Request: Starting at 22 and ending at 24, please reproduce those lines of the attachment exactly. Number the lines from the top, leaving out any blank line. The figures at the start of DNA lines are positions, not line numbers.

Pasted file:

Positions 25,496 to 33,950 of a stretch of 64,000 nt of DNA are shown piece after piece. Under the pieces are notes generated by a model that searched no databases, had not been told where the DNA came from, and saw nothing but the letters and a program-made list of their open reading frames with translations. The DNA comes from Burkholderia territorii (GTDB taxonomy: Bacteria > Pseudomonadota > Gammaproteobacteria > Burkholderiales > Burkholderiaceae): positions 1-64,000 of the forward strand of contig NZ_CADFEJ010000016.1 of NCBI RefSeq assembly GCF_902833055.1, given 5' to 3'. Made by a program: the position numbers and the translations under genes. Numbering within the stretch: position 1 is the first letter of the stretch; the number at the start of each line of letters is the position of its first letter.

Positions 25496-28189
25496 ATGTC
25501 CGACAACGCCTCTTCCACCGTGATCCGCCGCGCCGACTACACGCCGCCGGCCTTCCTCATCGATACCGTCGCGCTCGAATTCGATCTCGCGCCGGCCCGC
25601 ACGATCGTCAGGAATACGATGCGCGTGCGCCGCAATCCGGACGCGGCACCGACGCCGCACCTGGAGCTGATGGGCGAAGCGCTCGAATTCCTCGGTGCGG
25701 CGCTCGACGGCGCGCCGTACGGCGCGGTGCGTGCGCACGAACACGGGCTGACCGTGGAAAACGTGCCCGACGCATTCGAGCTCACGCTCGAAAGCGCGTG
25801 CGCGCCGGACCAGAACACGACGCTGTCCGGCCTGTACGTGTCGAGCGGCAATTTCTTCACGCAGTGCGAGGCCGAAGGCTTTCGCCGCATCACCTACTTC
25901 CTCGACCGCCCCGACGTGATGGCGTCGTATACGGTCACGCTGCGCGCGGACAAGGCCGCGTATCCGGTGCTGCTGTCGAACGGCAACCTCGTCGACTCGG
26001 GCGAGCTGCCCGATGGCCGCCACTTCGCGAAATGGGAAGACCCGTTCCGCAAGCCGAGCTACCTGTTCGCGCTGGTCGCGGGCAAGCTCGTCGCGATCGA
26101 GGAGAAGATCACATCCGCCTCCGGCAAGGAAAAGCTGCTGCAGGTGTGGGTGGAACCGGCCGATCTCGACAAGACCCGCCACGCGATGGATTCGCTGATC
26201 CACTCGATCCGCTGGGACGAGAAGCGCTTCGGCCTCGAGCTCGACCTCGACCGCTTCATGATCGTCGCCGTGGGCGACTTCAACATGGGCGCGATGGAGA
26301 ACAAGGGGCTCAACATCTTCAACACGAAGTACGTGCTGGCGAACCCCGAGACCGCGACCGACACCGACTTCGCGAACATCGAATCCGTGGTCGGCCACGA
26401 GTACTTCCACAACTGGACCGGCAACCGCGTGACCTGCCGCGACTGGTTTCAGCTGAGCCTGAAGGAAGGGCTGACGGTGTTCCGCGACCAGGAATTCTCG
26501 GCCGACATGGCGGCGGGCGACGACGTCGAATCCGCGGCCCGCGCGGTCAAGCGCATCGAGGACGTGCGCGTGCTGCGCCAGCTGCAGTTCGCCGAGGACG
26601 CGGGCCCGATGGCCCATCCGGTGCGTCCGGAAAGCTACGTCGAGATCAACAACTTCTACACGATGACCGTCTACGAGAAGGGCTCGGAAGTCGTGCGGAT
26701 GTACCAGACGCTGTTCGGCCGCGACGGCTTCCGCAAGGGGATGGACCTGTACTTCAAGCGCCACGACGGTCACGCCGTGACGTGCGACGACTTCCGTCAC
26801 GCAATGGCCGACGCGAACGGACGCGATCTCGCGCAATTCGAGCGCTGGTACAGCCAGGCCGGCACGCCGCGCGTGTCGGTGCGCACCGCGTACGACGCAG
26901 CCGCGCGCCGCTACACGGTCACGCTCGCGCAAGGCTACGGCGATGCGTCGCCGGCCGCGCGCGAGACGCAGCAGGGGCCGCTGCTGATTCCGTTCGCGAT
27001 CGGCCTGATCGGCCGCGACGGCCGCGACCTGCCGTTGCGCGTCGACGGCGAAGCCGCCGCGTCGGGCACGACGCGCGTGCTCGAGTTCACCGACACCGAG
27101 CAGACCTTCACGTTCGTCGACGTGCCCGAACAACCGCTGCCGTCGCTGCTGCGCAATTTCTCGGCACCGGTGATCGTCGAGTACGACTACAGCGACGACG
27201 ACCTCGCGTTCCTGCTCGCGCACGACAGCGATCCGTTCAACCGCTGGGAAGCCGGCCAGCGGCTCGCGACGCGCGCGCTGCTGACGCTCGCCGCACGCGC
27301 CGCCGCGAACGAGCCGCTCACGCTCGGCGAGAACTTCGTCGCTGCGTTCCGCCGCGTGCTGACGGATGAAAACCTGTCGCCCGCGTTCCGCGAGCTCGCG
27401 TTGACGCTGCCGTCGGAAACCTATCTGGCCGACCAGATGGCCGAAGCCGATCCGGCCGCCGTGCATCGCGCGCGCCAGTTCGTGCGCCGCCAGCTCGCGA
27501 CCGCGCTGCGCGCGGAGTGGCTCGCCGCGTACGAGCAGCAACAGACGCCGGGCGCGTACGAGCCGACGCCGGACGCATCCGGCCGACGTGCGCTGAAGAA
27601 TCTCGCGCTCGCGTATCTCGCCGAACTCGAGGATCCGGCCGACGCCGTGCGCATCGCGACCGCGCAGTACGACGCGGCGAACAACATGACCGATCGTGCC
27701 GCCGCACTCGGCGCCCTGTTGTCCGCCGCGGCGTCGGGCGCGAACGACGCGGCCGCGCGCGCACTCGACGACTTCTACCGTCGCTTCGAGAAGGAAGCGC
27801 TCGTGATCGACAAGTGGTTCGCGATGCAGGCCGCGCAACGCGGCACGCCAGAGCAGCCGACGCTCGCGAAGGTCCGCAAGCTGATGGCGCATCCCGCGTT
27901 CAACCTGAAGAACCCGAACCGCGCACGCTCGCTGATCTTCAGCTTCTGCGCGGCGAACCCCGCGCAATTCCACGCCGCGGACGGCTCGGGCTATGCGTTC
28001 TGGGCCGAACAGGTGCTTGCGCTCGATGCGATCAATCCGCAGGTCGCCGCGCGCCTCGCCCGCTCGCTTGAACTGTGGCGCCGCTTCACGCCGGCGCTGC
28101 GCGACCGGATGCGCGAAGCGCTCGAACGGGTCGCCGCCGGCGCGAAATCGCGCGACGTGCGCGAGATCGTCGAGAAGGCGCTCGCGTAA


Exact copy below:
27301 CGCCGCGAACGAGCCGCTCACGCTCGGCGAGAACTTCGTCGCTGCGTTCCGCCGCGTGCTGACGGATGAAAACCTGTCGCCCGCGTTCCGCGAGCTCGCG
27401 TTGACGCTGCCGTCGGAAACCTATCTGGCCGACCAGATGGCCGAAGCCGATCCGGCCGCCGTGCATCGCGCGCGCCAGTTCGTGCGCCGCCAGCTCGCGA
27501 CCGCGCTGCGCGCGGAGTGGCTCGCCGCGTACGAGCAGCAACAGACGCCGGGCGCGTACGAGCCGACGCCGGACGCATCCGGCCGACGTGCGCTGAAGAA